Vinitaly may have inspired the cantina scene in “Star Wars.” Italians, Brits, Americans, Chinese, leaning into the slickest trade-show booth’s that only an Italian could have imagined. Speaking languages that all are translated by hand-gestures & understanding of a common interest in uva-culture. Castles, enoteca’s….night-club, music-pumping booth’s manned by models across from modest looking vintner’s in jeans & sport coats. Entering its perimeter takes a careful eye, & knowledge of Italian terroir. Italy’s 20 wine growing regions, each represented in a building the size of the UIC Forum….within those buildings the individual territories broken down even further. Wine makers from these individual DOC’s & DOCG’s show their new vintages, and occasionally, if you are worthy, produce some of their older vintages, richer, deeper examples of their wine-making prowess.

Fresh Goat Cheese from the Farm on the Bulfon Estate

It was my first trip back in 11 year and it has grown, showcasing the ever vibrant, Italian wine scene. We were guided by true gems of this industry. Bevery Malen of Imports Inc. “Strong is the force in this one”….Beverly represents some of the finest Italian Producers, with special strength in the North, including Friulian Elder-Statesman Emilio Bulfon , responsible for championing the survival & vinification of the rarest varieties of this region. There is more though. It is a proud story of someone close to his land, his heritage, his maker. The varietal wines he produces have names like, Cividin, Ucelit, Sciaglin sounding very exotic and indeed they are some of the most interesting wines that will ever touch your palette. Showcasing an exciting diversity of flavors and styles.

Bulfon and his family are true custodians of their Region, his daughter is an avid conservationist and fascinating historian of the area and every inch of the winery and grounds are dedicated to preserving and showcasing the most authentic and very best traditions that Fruili has to offer. Bulfon has only visited this country once to proudly showcase his wines 8 years ago on North Michigan Avenue at Cafe Spiaggia…we were lucky enough to be there. In the fall, his son will return to do the same, right here, in Berwyn….as I write this I realize the parallel’s and it makes me grin…..but these are stories to be detailed in future episodes.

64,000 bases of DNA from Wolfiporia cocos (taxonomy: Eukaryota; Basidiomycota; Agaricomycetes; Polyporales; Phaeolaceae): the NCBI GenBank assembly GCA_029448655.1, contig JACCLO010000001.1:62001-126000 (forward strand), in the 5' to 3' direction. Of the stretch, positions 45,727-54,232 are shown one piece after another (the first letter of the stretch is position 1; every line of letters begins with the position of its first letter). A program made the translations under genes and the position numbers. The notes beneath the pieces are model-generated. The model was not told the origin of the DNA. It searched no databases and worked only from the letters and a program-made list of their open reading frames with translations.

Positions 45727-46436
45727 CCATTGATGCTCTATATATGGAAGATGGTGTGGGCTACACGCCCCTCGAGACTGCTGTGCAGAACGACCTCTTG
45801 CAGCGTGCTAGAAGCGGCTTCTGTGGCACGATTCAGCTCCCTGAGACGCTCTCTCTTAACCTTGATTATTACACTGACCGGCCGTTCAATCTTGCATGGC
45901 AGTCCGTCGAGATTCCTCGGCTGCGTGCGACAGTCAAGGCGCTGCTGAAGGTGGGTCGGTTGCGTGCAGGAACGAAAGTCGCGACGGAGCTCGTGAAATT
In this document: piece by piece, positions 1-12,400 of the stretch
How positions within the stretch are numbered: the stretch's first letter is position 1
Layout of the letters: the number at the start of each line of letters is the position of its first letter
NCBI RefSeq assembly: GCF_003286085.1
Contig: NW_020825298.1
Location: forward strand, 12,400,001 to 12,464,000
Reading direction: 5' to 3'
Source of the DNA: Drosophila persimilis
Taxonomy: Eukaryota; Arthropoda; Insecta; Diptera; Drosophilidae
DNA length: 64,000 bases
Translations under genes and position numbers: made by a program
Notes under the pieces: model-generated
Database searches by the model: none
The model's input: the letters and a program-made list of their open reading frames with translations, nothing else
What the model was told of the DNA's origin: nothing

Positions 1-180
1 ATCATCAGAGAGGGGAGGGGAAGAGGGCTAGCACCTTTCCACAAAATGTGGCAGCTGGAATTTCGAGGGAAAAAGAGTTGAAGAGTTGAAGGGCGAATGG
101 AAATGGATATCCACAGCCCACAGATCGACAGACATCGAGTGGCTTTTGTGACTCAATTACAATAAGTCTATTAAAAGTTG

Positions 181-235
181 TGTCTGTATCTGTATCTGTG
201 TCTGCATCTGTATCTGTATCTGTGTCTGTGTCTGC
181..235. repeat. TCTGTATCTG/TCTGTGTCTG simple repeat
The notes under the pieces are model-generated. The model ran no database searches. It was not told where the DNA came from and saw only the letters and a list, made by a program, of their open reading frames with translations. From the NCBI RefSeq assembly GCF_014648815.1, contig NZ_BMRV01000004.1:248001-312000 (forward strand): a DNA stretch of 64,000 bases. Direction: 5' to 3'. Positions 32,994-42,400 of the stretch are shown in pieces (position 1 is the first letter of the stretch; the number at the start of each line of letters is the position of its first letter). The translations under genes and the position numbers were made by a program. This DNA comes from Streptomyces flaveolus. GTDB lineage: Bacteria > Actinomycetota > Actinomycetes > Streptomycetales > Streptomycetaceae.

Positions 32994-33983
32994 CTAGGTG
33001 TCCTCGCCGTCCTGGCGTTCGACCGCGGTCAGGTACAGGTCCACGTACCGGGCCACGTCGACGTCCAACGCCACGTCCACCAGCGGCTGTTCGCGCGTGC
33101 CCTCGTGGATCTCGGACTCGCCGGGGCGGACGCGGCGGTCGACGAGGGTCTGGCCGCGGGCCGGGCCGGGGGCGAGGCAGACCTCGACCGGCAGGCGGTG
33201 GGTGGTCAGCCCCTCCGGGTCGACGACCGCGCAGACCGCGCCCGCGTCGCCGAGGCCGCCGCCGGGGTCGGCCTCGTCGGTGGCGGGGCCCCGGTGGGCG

Oh those darn scooters!

Side View of Large Cask at Bulfon

Then there is Aldo Zaninotto of Wine D.O.C. Aldo is a citizen of the world & whom introduced us to Mariano Buglioni’s wines this past summer. We found ourselves staying at his warm & welcoming Locanda & witness to his old-world sensibilities peppered with new-world polish. Wines vinified from oft forgotten, secondary grapes are transformed into front-running contenders. He revels in doing this but also excels in more classic wines such as Amarone & Recioto. Interested? Well stay tuned for a personal introduction on Roosevelt Road later this summer as part of a very special dinner we are planning.

Buzz, buzz, beep.

Like bees around the daisies, these Vespa’s zoom in & out in front of your Fiat….if you’ve driven in Italy you know what I mean, stressful but we were fortunate enough not to directly feel the sting. This is why one risks to enter the hive…to come out with honey so sweet. Mission accomplished.

We can’t wait to share the new found treasures & relationships of our trip with you this year and beyond! The Voyage was not not only fruitful, it was inspirational. To see the owners of a little cafe in Berwyn U.S.A so warmly received by our Italian & Croatian hosts & inspirations….what..Croatian’s you say? Yes….but that is for a future episode. Look for more entries on VinItaly and our trip over the next few weeks.